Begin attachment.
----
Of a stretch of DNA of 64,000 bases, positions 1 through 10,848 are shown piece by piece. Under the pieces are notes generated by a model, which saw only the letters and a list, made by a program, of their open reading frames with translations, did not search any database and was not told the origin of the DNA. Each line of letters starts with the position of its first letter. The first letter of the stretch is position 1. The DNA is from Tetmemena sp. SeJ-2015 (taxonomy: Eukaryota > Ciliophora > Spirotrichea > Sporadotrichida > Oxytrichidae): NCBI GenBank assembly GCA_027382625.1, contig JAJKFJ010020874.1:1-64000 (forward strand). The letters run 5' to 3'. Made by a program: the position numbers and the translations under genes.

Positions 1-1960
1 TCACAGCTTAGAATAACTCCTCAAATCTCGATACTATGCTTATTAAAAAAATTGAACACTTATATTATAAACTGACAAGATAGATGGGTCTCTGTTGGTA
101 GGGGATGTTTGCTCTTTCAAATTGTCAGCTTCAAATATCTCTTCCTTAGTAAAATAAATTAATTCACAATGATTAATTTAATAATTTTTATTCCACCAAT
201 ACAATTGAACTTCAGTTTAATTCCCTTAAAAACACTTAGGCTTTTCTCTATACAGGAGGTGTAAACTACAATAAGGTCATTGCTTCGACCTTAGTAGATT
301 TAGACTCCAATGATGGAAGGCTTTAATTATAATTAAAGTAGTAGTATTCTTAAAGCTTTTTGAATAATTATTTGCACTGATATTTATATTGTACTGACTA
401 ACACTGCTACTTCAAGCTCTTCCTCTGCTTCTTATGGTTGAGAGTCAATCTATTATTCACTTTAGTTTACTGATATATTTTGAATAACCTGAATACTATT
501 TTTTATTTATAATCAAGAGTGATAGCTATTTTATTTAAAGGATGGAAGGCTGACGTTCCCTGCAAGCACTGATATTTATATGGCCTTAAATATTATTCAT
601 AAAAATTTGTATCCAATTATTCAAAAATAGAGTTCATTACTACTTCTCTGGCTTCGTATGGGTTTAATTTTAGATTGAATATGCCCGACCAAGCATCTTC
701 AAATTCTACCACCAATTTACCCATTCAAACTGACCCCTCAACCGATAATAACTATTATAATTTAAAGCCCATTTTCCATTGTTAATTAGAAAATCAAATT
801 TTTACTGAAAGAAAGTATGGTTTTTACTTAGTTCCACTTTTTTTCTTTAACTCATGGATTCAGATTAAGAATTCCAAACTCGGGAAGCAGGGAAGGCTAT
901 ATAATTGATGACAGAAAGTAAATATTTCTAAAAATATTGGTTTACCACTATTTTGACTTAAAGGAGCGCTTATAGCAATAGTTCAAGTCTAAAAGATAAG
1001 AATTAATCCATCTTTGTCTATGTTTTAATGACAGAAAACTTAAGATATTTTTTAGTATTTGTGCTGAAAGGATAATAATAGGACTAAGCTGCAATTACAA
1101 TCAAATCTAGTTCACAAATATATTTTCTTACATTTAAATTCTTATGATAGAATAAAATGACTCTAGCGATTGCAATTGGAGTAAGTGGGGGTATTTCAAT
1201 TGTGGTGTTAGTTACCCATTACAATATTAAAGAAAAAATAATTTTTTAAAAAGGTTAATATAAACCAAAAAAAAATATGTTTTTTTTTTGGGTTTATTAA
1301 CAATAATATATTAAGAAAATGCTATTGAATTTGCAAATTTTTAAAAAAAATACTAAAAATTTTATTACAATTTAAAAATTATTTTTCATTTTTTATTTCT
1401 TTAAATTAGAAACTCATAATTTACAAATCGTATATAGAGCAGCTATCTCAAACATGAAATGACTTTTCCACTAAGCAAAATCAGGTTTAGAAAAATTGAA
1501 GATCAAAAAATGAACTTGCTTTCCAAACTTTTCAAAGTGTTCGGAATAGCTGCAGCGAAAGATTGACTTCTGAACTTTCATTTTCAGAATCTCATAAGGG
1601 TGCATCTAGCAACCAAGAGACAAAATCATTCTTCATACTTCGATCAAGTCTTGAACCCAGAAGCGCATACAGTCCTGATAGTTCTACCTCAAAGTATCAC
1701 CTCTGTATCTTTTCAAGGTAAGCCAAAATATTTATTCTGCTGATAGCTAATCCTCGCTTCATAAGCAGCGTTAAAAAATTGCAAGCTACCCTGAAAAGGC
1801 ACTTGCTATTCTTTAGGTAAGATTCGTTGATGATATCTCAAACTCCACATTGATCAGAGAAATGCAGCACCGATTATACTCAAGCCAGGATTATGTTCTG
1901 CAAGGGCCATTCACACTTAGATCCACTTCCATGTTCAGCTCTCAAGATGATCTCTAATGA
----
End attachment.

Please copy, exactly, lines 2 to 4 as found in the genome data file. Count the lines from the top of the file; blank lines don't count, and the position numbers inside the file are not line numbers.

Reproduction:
Positions 1-1960
1 TCACAGCTTAGAATAACTCCTCAAATCTCGATACTATGCTTATTAAAAAAATTGAACACTTATATTATAAACTGACAAGATAGATGGGTCTCTGTTGGTA
101 GGGGATGTTTGCTCTTTCAAATTGTCAGCTTCAAATATCTCTTCCTTAGTAAAATAAATTAATTCACAATGATTAATTTAATAATTTTTATTCCACCAAT